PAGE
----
Adoption of Sustainability in Business

Over the past two decades, sustainability has become more than a fad or just a buzz word. Research shows that sustainability has real business benefits when conscientiously integrated into business operations. Five major advantages for practicing sustainability are:

1. Being sustainable improved brand image and competitive advantage. Surveying more than 53,000 U.S. consumers, the Natural Marketing Institute discovered that 58 percent of consumers consider a company’s impact on the environment in considering where to purchase goods and services and are more likely to purchase from companies that practice sustainable habits. That translates into a client base of 68 million Americans who are favorably predisposed to companies showing positive track records in personal, social, and environmental values.

2. Sustainability increases productivity and reduce costs. Critics of sustainability claim that sustainable business practices eat into corporate profit. Development of sustainable business practices lends itself to efficient operation that streamlines effort and conserves resources, which enhances employee productivity and reduces cost. Reducing cost also encompasses energy conservation strategies that can be as simple as turning off unnecessary lights and insulating walls to more sophisticated efforts such as installation of geothermal heating and cooling systems.

3. Increase business ability to comply with regulation. With all the discussion regarding climate change, dwindling energy resources, and environmental impact, it’s no surprise that state and federal government agencies are enacting regulations to protect the environment. Integrating sustainability into your business will position it to meet changing regulations in a timely manner.

4. Sustainable companies attract employees and investors. People like to be associated with the positive, especially younger generations raised on a steady diet of environmental protection messages. They do not want to be linked to companies implicated in ecological disasters and social welfare scandals. Show your company as respectful of the environment and of its employees and it will attract the caliber of people whom you want to employ and the funds your business needs to expand.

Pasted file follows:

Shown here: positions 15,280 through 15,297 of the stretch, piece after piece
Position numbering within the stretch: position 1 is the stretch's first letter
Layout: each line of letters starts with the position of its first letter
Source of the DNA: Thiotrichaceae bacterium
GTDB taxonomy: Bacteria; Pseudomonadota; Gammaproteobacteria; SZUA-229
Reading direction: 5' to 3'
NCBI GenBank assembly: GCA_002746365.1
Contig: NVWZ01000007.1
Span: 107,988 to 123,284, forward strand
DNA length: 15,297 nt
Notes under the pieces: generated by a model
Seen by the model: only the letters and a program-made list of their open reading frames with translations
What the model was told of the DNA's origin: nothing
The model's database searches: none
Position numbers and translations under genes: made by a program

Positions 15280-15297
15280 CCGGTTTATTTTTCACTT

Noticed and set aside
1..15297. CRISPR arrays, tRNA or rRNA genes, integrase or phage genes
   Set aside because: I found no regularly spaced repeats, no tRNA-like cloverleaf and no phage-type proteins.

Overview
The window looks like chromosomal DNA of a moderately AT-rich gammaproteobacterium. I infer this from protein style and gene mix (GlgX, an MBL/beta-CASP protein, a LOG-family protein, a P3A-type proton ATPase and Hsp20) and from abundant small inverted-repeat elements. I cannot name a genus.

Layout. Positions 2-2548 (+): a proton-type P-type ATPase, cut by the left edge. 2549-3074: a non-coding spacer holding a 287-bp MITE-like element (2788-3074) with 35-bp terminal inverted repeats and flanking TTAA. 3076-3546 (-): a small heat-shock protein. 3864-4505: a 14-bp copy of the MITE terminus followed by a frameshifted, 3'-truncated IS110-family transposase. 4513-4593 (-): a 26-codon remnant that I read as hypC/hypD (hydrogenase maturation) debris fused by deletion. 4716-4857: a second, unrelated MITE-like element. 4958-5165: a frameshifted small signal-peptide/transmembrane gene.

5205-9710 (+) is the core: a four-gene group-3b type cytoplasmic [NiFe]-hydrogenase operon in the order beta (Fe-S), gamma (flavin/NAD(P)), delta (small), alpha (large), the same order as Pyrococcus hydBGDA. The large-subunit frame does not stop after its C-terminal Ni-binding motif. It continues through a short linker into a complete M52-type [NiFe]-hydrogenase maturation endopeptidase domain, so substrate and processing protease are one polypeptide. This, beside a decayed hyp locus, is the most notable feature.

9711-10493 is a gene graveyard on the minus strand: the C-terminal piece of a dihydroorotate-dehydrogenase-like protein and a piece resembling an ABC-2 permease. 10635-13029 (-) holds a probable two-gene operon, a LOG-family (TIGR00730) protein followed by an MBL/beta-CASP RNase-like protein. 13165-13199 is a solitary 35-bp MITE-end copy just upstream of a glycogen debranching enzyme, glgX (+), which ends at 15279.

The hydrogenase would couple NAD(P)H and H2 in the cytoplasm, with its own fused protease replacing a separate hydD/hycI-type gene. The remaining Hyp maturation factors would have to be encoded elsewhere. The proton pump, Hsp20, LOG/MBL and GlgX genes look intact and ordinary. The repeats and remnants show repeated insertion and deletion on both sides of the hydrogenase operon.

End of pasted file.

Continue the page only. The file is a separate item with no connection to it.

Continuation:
5. Sustainability reduces waste. This is likely the simplest and most obvious way to engage in sustainable practices. Beginning in the 1990s with offices collecting empty cans for recycling, the effort has grown to encompass waste mitigation in paper (conserving trees and forest habitats), value engineering of products (reworking or developing new processes that use less raw materials, waste less material in production of goods), to changing out incandescent lights for LED lights (greater efficiency combined with fewer bulbs used).

The old truism that anything easy isn’t worthwhile applies to sustainability. It takes dedication, commitment, and follow-through from the president to the employees to jump on board the sustainability bandwagon and make it succeed. However, if your business can do it, morale and productivity will improve even as sales increase and costs decrease. It’s the ultimate win-win achievement for the business owners, the consumers, and the employees. “We are witnessing an important shift in how companies in the United States view sustainability,” Gerald Walker, CEO of ING Americas, said. “Our research shows that it is no longer just about cutting costs or creating positive brand awareness ­— sustainability strategies are being deployed as true revenue drivers.”

Sustainability strategies are starting to play an integral part in overall growth strategies, with 48 percent of executives reporting that sustainability concerns have at least some influence over a business’s growth strategy.

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